Courses in mathematics and its applications are currently facing considerable pressures to change. Increasing competition for students, for example, means that particular attention must be paid to attracting and retaining students. Indeed, recent evidence from assessment of teaching quality in the UK has highlighted problems with retaining mathematics students (Quality Assurance Agency for Higher Education, 2000). The extent to which students are adequately prepared for existing programmes of study is a related issue and has been the subject of much debate in the UK (see, for example, Sutherland, 2000). Other pressures for change are also evident, whether stemming from technology, an improved understanding of student learning or new applications of mathematics (see, for example, Haines and Dunthorne, 1996).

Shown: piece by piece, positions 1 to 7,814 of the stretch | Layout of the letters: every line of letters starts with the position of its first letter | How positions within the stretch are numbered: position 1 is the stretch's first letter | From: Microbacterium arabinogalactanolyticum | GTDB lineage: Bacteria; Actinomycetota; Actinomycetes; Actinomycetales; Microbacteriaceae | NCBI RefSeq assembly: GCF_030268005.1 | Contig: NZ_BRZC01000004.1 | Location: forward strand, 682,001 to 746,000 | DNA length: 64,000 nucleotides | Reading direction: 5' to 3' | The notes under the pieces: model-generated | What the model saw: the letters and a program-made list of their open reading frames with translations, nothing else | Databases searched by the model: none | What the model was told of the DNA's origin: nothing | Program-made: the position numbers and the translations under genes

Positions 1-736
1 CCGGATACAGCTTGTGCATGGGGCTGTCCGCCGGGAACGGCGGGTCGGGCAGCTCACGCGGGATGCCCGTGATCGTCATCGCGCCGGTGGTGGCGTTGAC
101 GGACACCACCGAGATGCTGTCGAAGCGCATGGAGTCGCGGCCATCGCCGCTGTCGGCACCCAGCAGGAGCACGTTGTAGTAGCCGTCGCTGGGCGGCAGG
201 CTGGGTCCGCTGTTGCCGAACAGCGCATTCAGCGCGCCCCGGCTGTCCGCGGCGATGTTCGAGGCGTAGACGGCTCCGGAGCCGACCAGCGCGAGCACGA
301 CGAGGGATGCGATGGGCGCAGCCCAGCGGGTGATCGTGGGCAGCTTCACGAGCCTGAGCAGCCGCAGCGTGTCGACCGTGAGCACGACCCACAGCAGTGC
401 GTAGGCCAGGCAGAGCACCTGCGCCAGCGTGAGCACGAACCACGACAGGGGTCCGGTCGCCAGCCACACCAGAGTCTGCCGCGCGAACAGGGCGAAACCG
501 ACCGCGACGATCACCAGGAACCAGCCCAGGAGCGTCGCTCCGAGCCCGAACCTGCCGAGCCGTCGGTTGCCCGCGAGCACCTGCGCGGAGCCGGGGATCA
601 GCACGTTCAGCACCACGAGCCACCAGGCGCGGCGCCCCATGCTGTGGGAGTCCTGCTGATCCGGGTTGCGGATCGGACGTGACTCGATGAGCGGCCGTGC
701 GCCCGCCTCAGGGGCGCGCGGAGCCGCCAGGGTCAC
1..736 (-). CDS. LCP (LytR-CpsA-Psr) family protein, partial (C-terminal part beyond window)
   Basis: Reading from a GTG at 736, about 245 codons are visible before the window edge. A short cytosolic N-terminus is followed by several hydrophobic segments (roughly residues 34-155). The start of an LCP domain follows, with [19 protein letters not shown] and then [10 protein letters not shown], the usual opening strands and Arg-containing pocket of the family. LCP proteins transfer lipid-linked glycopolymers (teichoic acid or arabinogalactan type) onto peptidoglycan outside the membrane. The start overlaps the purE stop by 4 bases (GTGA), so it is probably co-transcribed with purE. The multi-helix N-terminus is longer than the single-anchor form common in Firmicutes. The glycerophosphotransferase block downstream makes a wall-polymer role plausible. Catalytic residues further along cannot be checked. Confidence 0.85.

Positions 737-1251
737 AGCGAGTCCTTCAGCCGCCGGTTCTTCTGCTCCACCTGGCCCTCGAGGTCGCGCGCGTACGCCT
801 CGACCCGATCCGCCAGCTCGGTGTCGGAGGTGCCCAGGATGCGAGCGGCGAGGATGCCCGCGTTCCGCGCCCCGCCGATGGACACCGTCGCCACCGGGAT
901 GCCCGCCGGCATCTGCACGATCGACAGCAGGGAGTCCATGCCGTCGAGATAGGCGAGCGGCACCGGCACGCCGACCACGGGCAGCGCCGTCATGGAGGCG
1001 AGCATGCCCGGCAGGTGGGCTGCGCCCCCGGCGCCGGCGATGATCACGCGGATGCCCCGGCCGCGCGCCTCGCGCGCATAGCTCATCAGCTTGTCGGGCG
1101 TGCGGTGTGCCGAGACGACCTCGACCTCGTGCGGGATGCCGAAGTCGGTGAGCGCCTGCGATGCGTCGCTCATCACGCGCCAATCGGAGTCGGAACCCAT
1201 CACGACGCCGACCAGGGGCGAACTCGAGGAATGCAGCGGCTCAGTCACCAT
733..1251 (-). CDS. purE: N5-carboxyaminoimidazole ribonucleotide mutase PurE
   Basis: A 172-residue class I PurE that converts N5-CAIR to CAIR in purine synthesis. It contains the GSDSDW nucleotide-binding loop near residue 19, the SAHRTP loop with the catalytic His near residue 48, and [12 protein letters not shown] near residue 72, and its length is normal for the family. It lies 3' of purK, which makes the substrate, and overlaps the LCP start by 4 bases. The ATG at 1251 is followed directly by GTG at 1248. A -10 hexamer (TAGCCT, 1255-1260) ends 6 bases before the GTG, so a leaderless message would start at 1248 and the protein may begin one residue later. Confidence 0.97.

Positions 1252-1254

An important challenge, then, in the face of such pressures is to design courses that open up mathematics to students in ways that both attract them and serve their needs. In a system of mass higher education, for example, concern will need to be paid to preparing students for employment (Scott, 1995). Thus, while it is essential that courses are built around mathematical considerations, course designers also need to take account of wider considerations. Without such fully informed course design there is every danger that the study of mathematics and its applications will become sidelined in the face of growing competition from other disciplines. And given the way in which mathematics matters to modern societies, as noted inTikly and Wolf (2000), then poor provision in this area can only be a cause for concern.